Look in your PM tomorrow, where I will give you some feedback on the intended article. Hope that will help you for the final write-up.
Can't manage it tonight due to some other pressing issues.
i have to ask, why do you keep insisting on recomending the Quadro card when we all know its over priced underpreforming and is only used by very few programs like Solid works.
and even then only 1 plug in matters.
Here is the reason why Quadros are preferred with higher-end video editing programs:
GeForces are limited in color support. Despite superior hardware on paper, the available drivers for those cards favor entertainment first, productivity second. (Quadros are often optimized for productivity first, and often have little to no support for entertainment such as gaming.)
Also, the GeForces often have less RAM - and sometimes much less RAM - than their Quadro counterparts. Therefore, the GeForces are more likely to switch unexpectedly to the MPE software-only mode due to running out of VRAM than Quadros of inferior hardware specs.
Plus the 10 bit color support of Quadros, ideal when using a Dreamcolor or similar monitor.
Whilst a valid point
1) Most are not concerned with 10bit color (I have sold about 20 or so Quadros this yr out of over 1000 systems)
2) There are 2Gig and 3Gig GTX cards
While writing my comments I thought it might be better to post this in the open here instead of by PM, so others can benefit as well.
Anyway here are my remarks.
Videoguys' DIY9 Article
I promised you I would get back to you on your planned article with some of my thoughts on the Sandy Bridge-E and the X79 platform.
First of all, while the X79 is a huge step forward, it still is disappointing that Intel did not keep their promises and dumbed down the platform, by leaving out a large number of SATA and SATA6 ports, by skipping the SRT support that makes the Z68 platform so nice, and by not supporting PCIe-3.0. All rather disappointing, because it means that mobo manufacturers have to rely on third party chips to increase the functionality of their designs.
In the second place the i7-3930K and i7-3960X have only 6 cores active. Actually 2 cores are just turned off, otherwise we would have octo cores by now and to make matters worse, of the 20 MB L3 cache on the chip, only 12 MB is used on the 3930K and 15 MB on the 3960X.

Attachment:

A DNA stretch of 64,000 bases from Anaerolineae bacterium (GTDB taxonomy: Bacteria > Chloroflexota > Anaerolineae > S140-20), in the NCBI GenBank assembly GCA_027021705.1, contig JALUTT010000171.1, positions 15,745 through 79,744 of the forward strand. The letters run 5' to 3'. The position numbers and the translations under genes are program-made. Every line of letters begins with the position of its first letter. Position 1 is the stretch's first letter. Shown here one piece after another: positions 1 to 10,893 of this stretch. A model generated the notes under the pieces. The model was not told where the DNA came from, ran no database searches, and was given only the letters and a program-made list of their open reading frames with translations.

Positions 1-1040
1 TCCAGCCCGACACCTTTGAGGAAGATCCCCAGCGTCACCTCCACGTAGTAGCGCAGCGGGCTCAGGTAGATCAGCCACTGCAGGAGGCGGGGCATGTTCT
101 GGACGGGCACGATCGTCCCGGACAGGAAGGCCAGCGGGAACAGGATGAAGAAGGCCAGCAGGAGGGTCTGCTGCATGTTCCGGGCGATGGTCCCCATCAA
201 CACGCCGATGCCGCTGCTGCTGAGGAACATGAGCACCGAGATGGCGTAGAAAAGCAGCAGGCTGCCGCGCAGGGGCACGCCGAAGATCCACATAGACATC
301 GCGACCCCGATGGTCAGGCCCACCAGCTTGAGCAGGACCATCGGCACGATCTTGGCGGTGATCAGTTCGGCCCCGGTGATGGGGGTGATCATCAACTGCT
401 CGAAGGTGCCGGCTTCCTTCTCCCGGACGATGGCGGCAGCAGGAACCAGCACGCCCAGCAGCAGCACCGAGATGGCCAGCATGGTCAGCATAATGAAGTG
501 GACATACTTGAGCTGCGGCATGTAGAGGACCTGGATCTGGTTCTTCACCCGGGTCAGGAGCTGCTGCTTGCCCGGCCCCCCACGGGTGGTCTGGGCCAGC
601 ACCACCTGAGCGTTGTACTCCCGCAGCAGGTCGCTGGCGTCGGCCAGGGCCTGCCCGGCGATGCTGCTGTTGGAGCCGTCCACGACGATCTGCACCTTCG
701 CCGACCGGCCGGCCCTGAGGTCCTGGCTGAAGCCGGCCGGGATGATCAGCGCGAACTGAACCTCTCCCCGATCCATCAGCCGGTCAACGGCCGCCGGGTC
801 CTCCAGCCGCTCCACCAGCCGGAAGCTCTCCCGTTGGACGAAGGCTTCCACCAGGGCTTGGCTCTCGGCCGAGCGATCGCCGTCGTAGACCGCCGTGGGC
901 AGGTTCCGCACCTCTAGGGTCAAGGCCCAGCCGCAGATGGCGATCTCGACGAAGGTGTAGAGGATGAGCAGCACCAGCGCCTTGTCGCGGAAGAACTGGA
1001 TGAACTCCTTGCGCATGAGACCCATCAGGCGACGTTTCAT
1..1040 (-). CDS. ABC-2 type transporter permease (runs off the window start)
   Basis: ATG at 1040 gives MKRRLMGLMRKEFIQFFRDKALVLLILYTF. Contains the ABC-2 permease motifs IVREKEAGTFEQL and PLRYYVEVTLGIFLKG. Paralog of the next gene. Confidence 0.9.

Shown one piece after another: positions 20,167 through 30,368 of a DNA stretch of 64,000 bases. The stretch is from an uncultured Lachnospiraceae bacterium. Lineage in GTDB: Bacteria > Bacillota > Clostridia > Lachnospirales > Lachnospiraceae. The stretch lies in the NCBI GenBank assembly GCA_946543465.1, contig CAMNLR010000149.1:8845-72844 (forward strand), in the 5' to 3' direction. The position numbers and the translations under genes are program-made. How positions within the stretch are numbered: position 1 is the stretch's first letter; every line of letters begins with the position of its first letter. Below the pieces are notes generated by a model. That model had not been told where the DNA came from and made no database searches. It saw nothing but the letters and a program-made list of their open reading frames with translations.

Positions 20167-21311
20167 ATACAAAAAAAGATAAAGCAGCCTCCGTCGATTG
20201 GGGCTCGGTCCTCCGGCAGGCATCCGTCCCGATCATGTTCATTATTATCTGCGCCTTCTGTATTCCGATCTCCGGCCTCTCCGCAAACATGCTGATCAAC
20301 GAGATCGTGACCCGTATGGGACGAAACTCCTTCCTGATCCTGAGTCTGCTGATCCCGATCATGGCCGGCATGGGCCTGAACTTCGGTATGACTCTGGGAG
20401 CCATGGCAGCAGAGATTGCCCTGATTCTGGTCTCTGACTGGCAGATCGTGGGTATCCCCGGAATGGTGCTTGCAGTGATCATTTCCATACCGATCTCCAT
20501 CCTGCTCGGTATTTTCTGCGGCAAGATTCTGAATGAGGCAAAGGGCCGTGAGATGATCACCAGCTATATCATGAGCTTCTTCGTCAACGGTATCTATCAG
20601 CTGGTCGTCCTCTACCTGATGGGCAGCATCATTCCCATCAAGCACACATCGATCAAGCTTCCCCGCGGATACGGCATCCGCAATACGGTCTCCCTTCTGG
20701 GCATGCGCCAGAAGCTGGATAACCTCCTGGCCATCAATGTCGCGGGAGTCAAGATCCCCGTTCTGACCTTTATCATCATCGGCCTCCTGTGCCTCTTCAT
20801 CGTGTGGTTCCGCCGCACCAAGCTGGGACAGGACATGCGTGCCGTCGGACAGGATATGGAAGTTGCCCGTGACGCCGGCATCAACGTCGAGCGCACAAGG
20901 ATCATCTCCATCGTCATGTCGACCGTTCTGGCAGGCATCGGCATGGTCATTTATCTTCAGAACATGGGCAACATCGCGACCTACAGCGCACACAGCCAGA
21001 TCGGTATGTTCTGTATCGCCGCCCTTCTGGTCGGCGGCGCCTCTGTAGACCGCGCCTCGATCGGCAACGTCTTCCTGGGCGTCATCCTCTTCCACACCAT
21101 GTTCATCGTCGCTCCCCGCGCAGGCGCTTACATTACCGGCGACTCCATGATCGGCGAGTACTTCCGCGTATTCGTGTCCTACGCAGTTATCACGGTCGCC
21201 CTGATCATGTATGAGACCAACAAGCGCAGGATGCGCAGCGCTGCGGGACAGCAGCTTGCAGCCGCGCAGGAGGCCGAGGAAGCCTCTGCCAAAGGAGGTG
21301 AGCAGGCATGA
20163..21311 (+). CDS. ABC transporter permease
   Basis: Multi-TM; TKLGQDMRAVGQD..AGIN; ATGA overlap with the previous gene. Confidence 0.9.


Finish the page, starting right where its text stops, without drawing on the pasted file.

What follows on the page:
For all these limitations I expect a solution in the future. How long that will take, I have no idea, but I do expect a new top model CPU with 8 cores enabled and with the full complement (20 MB) of L3 cache enabled, possibly called the i7-3980X. In addition, I expect an updated X79-a chipset that has more SATA ports and that has SRT and PCIe-3.0 support. Mind you, this is pure speculation from my side.
I'm telling you this not because I have inside knowledge, which I don't have, but because it makes sense for Intel, but then it also means that you may have to revise the DIY guide in the next couple of months.
Now that we have some background thoughts out of the way, let's go over your shopping list.
I understand that usually you suggest systems that are not as expensive as this one, so I'm going to suggest some alternatives to keep the cost down but still have a great performance increase over an i7-2700 / Z68 system.
Going down your list, the first point of criticism is the RAM. With the low prices of RAM today it makes no sense to limit yourself to only 4 sticks and 16 GB. Go for at least 32 GB (8 x 4 GB). Even on a i7-2700 system there is an appreciable performance gain by going from 16 to 32 GB. Unfortunately on a Z68 you have to revert to costly 8 GB sticks, but on the X79 platform you have 8 memory slots, so you can use the affordable RipjawsZ you chose.
For the boot drive I would personally skip the Crucial and save some money by going for a Samsung Spinpoint 320 G F4 disk. It is very fast, but way less expensive than the Crucial SSD, even at todays inflated disk prices. The POST sequence takes so much time on a decent system, and especially with all the memory and spinning up the video storage disks, that the gain of an SSD is only marginal. Furthermore SSD's still have significant write deterioration after some time of use and the trim function does not really help. See also Adobe Forums: The SSD myth unraveled